Intravenous Pyelogram (IVP)
An intravenous pyelogram (IVP) is an X-ray exam of your urinary tract (kidneys, ureters, and bladder). This test can help find stones or other problems with your urinary tract.
How do I prepare for an IVP?
Follow all instructions on what to eat and drink before the test.
If instructed, take a laxative the night before your IVP.
For your safety, your healthcare provider needs to know about any of the following:
Allergies, especially to iodinated intravenous (IV) contrast (a substance that improves X-ray images). You can still have an IVP if you are allergic to the contrast substance, but you will need to take a medicine beforehand.
Previous kidney or bladder problems.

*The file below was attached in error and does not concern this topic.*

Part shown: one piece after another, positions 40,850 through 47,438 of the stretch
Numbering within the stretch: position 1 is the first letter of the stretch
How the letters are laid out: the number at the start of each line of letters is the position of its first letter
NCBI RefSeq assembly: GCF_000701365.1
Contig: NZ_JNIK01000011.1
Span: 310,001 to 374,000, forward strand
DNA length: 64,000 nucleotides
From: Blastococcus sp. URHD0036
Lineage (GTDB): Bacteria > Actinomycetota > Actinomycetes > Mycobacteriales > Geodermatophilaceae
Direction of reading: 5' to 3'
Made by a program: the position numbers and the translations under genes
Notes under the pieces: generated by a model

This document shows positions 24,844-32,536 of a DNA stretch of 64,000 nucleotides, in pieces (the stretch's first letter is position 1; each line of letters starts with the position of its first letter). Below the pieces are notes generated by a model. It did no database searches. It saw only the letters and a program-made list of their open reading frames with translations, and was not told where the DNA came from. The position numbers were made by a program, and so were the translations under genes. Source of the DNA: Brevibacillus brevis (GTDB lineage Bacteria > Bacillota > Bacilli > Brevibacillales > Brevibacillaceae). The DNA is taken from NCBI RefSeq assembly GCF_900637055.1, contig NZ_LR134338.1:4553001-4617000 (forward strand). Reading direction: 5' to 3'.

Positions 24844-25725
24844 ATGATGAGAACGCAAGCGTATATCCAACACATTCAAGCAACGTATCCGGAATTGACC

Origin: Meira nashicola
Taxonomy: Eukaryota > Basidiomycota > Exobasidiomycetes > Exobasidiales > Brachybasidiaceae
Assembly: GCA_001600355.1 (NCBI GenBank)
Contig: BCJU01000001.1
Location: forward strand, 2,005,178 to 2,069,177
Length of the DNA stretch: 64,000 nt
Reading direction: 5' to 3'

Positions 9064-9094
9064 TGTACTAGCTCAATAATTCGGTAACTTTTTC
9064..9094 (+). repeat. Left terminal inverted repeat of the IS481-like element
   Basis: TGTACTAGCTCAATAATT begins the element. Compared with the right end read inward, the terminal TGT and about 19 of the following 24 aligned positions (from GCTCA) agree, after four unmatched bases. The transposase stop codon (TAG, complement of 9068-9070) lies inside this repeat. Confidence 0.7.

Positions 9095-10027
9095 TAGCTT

Diabetes medicine you take.
Any previous surgery.
If you are or may be pregnant.
What are the risks of an IVP?
Risks associated with IVP include:
Reaction to the contrast substance, which may be mild (itching, hives, nausea) or severe (difficulty breathing, swelling of the throat, drop in blood pressure)
Worsening of kidney damage
What happens during an IVP?
Your healthcare provider will give you an intravenous (IV) injection of contrast.
You’ll be asked to move from side to side and then hold still as X-rays are taken.
Your healthcare provider may apply pressure to your belly to help get the best images.
You may be asked to empty your bladder before the final X-ray.
Your test results
Your doctor will discuss the test results with you during a follow-up visit or over the phone.
Your next appointment is: _________________
October 10, 2017
McDonald, JS. Frequency of Acute Kidney Injury Following Intravenous Contrast Medium Administration: A Systematic Review and Meta Analysis
Brown, Kim, APRN,Sudheendra, Deepak, MD